RGU’s roots can be traced back through its history to generous acts which have transformed the institution into a university that is globally recognised for teaching, research and innovation.
History of RGU Philanthropy
Robert Gordon, a successful merchant and Burgess of the Guild of the City of Aberdeen, willed his entire estate to build a hospital that would educate scholars; a legacy that led to the foundation of Robert Gordon's College and Robert Gordon's Technical College.
A carpenter from the Shire, John Gray, successfully sought his fortune in Aberdeen. He became a Governor of Robert Gordon's College while his School of Art was being built. He left a considerable legacy to the school that still bears his name.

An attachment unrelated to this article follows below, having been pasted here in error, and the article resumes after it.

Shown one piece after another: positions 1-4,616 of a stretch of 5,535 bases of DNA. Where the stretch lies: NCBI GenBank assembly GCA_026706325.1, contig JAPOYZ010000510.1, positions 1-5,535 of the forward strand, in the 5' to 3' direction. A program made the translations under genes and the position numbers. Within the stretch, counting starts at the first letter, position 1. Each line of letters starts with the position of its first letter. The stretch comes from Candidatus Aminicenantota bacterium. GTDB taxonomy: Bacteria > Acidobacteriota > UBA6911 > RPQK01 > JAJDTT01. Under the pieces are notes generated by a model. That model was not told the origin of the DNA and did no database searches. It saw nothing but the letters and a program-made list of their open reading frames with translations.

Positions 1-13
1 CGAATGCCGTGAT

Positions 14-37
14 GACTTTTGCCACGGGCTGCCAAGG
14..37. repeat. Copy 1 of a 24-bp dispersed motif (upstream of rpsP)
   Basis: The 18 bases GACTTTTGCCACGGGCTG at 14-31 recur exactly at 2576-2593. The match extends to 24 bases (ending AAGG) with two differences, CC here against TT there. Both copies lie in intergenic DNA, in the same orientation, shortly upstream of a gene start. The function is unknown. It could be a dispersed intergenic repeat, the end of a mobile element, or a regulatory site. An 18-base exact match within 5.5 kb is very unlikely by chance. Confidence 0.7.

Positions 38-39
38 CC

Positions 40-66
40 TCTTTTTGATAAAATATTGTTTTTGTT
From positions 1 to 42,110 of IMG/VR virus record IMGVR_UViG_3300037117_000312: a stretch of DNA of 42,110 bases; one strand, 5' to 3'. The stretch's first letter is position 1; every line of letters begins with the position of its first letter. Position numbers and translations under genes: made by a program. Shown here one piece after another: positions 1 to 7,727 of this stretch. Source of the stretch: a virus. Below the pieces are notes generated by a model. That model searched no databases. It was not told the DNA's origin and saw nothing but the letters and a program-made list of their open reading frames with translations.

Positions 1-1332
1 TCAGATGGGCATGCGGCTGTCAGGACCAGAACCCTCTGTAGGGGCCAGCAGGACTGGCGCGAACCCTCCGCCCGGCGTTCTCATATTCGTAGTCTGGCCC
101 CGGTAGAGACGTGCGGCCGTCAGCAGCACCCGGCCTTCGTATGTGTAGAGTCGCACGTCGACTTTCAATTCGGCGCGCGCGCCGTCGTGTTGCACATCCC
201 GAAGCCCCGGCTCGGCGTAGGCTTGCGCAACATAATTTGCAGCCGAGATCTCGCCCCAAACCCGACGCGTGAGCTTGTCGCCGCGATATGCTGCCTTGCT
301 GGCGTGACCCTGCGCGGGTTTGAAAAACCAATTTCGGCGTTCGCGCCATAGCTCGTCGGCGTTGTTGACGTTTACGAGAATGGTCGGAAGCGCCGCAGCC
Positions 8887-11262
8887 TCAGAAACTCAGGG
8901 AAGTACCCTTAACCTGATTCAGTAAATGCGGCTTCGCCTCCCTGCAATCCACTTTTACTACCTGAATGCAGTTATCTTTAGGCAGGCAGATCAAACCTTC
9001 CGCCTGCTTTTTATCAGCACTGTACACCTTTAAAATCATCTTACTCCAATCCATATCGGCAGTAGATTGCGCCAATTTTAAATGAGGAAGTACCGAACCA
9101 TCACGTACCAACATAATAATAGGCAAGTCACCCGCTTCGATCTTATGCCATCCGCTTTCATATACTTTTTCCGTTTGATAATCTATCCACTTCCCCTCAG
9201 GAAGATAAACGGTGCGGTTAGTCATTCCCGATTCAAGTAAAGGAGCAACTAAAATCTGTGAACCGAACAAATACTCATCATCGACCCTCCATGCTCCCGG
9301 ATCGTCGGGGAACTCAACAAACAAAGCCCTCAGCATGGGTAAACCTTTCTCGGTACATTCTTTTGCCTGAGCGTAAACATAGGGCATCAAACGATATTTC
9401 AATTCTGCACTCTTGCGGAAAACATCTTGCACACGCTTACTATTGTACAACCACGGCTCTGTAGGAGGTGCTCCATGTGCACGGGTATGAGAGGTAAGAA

An Aberdeen School of Architecture graduate, Thomas Scott Sutherland, donated his house and estate to Robert Gordon's College. The Scott Sutherland School of Architecture opened in 1957.
The Wood Foundation, a world-renowned philanthropic charity set up by Sir Ian Wood and his immediate family, helped to propel RGU to the forefront of teaching innovation and excellence. The Foundation’s support of several million pounds over the years has funded numerous projects and initiatives, such as the creation of the RGU Energy Transition Institute in 2014.